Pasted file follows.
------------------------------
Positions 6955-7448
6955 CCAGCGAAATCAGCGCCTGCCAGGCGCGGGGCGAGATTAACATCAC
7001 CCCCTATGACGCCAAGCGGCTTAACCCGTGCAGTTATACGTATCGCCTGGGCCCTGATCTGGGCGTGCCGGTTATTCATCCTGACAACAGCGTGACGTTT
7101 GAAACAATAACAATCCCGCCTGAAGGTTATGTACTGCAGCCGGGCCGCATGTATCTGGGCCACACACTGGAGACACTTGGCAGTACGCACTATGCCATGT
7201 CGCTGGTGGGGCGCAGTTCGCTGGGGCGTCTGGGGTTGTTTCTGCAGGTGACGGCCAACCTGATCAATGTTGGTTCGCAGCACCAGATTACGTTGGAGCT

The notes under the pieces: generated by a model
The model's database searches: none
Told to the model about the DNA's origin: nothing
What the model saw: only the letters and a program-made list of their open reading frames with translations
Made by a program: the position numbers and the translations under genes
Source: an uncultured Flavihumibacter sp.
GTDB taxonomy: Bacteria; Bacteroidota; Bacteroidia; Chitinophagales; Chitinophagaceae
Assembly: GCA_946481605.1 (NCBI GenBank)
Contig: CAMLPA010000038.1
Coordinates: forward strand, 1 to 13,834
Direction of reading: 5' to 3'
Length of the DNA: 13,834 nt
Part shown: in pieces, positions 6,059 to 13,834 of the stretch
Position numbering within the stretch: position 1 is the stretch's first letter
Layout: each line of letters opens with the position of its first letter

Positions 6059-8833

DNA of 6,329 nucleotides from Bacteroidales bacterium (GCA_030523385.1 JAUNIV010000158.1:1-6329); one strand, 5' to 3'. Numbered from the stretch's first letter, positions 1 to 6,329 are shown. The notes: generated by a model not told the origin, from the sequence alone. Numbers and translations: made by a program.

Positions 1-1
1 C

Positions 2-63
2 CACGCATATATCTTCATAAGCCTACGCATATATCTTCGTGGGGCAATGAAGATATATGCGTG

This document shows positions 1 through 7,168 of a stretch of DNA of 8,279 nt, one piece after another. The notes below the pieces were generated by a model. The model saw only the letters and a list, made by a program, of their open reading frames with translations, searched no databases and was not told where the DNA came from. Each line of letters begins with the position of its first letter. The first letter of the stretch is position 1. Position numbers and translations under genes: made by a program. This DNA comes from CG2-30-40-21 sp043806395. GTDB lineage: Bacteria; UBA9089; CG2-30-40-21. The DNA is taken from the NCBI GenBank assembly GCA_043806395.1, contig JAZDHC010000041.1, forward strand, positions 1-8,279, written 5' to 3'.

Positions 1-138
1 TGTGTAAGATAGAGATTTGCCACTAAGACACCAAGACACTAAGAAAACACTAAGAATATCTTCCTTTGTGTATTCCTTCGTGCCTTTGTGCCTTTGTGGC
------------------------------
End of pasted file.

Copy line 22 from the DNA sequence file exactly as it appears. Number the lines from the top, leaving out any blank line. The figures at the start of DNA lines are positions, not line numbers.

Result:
DNA of 6,329 nucleotides from Bacteroidales bacterium (GCA_030523385.1 JAUNIV010000158.1:1-6329); one strand, 5' to 3'. Numbered from the stretch's first letter, positions 1 to 6,329 are shown. The notes: generated by a model not told the origin, from the sequence alone. Numbers and translations: made by a program.